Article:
Whether you’re a First-Time Home Buyer or seasoned investor, the mortgage approval process can be stressful and feel overwhelming. If you are working with good team, it will make everything go much more smoothly.
These are some of the things that a lender looks at in deciding to approve a loan.
Debt-To-Income (DTI) Ratio –
A borrower’s DTI ratio is a measure of their monthly income versus the monthly credit and housing payments.
The lower the DTI ratio, (more income in relation to monthly credit payments), the more confident the lender is about getting paid on time in the future.
Loan-to-Value (LTV) –
Loan-to-Value, or LTV, is a measurement between the new loan amount and the property’s value. (ex. a loan amount of $80,000 and a property value of $100,000 would be an 80% LTV)
Some programs require a borrower to invest a larger down payment to avoid mortgage insurance, while some government loan programs allow buyers to finance a home with an LTV of 96.50% (as little as 3.50% down payment) and zero down payment (100% LTV) on a USDA loan.
Credit scores and payment history are used by lenders to determine the estimated risk associated with a borrower. The lower the credit score, the higher the risk there is for future default.
Credit Inquires –
If you have had recent inquires on your credit report, a lender may check to see if any new credit has been extended that may not yet actually appear on your report. An inquiry could be for something minor such as a new cell phone, but can also be something that will impact your ability to qualify for the loan such as a car payment or another loan that you co-signed to help out a family member.
The type of property and how you plan on occupying the residence also play a role in underwriting. For example a loan on an owner occupied home is a lower risk than a home that someone is buying for a rental property. A condominium is considered a higher risk than a single family home.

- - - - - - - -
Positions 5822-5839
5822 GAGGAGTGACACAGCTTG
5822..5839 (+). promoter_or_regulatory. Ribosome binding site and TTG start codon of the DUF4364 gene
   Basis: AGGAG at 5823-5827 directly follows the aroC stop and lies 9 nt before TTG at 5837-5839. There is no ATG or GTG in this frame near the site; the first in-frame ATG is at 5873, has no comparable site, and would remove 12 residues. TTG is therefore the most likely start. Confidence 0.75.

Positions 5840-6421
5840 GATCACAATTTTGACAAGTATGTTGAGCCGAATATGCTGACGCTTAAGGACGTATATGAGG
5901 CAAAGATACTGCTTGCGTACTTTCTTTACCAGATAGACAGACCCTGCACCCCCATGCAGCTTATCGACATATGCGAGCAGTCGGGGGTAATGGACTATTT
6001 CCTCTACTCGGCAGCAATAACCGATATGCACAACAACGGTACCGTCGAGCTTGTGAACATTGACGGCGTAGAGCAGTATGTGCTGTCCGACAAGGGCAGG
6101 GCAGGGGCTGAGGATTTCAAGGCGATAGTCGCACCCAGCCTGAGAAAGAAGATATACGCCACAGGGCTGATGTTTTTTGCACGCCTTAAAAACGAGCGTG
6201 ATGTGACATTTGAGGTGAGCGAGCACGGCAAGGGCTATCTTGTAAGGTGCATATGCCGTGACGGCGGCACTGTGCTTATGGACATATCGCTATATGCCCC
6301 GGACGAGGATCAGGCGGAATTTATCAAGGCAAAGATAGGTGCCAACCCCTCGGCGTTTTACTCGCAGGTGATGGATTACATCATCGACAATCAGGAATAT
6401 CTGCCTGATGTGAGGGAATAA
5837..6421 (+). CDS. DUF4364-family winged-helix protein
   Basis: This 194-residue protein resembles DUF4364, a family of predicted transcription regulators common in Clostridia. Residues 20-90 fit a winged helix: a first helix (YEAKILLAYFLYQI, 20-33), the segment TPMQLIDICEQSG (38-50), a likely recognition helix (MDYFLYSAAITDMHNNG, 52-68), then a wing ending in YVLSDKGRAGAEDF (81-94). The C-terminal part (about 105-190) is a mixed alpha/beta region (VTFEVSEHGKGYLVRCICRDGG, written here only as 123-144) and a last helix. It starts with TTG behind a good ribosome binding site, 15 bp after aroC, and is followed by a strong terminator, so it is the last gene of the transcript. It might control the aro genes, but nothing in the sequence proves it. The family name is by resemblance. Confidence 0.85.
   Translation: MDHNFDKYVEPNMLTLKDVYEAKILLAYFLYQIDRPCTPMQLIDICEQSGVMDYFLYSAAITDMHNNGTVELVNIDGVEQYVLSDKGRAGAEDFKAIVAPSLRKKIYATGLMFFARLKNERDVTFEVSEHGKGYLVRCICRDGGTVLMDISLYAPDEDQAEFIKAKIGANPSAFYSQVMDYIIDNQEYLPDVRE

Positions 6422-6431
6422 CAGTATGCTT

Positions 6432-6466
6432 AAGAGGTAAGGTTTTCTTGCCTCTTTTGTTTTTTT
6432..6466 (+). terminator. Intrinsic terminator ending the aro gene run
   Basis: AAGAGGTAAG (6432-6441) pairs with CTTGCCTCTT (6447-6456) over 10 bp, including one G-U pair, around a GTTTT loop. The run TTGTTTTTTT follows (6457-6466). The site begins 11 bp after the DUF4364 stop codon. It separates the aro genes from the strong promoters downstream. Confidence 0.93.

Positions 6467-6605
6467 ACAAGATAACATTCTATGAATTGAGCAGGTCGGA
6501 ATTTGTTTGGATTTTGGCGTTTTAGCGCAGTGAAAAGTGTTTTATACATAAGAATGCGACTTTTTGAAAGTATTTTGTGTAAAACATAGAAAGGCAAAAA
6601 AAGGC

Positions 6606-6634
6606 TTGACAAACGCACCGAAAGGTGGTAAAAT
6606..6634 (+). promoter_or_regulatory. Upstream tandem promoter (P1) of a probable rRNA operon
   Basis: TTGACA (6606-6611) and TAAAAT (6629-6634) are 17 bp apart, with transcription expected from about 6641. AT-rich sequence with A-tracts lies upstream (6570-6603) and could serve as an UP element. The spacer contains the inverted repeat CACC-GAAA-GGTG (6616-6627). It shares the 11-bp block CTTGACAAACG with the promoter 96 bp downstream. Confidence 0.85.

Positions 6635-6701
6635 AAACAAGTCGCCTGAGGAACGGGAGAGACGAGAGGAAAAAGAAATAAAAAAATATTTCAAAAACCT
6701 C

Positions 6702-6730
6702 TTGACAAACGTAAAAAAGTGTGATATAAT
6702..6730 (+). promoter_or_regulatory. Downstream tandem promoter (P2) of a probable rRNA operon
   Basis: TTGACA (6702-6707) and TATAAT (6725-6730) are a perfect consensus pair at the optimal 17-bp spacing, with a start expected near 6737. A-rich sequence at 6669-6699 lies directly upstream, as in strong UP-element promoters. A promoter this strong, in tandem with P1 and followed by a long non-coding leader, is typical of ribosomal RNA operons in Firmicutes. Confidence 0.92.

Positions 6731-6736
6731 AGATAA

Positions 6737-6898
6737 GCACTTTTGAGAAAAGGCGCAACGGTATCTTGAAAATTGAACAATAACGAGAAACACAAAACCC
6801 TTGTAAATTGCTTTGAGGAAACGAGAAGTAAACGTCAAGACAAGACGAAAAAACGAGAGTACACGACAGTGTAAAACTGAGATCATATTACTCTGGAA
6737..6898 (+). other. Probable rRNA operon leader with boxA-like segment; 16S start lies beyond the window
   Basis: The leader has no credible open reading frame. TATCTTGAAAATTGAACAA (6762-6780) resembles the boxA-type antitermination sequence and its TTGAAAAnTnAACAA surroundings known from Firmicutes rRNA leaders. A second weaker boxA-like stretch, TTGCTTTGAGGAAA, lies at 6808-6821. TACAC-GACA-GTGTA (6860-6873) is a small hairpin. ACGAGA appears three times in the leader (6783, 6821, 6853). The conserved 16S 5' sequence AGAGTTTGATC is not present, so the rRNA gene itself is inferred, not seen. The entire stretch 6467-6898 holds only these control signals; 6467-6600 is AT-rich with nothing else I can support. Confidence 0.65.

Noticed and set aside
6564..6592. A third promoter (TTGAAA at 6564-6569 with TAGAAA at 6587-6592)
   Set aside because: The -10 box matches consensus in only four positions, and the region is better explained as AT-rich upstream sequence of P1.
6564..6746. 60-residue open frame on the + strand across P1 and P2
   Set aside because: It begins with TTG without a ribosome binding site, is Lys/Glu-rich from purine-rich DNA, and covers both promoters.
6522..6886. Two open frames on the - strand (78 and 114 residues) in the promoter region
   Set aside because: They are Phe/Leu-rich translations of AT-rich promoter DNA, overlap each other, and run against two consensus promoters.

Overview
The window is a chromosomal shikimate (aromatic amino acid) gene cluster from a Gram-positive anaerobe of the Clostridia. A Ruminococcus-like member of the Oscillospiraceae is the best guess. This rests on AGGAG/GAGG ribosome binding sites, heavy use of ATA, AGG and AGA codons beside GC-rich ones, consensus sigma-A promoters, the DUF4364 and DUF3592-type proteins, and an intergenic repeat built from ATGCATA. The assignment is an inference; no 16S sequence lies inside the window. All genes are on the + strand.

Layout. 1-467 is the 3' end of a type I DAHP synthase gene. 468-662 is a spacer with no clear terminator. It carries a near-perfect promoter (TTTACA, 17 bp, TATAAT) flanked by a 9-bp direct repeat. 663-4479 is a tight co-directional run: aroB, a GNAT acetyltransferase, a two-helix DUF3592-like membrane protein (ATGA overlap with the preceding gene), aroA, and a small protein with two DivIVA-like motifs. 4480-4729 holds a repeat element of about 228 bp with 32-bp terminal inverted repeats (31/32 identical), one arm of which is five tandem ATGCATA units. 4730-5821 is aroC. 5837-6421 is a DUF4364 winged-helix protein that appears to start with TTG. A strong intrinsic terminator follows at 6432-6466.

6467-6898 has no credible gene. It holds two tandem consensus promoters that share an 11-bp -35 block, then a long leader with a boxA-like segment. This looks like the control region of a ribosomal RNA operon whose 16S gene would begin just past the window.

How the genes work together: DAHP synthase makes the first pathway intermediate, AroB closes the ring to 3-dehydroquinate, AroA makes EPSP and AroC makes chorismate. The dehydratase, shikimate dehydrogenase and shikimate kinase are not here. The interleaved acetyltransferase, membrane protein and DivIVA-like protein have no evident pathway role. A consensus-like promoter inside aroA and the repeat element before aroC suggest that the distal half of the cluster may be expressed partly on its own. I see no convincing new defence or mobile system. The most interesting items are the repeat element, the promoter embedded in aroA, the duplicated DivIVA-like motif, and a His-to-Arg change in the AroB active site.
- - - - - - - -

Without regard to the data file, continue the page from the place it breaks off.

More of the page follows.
Mortgage Programs –
Whether you’re looking for 100% financing, low down payment options or want to roll the costs of upgrades into a rehab loan, each mortgage program has its own particular qualifying guidelines. Not all guidelines are the same for all programs.
There are government insured loan programs, such as FHA, USDA and VA home loans, as well as conventional and jumbo financing.
Getting a pre-approval letter prior to looking for a new home is an essential first step in the home buying process.
Besides letting you know what amount of a loan you will qualify for, a Pre-Approval Letter gives the seller and agents involved a better sense of security and confidence that the purchase contract will be able to close on time.
There is a big difference between a Pre-Approval Letter and a Pre-Qualification Letter.
The Pre-Approval Letter is issued by a loan officer after an application has been taken, credit has been pulled and borrower documents, for income and asset verification have been viewed. The Pre-Approval Letter is loan officer’s written communication that the borrower fits within a particular loan program’s guidelines. This critical, not all loan officers do this well and will issue a preapproval when the borrower does not qualify. Obviously this causes great stress and pain for all involved. Make sure to only work with a trusted mortgage professional who has the knowledge and experience level that is needed.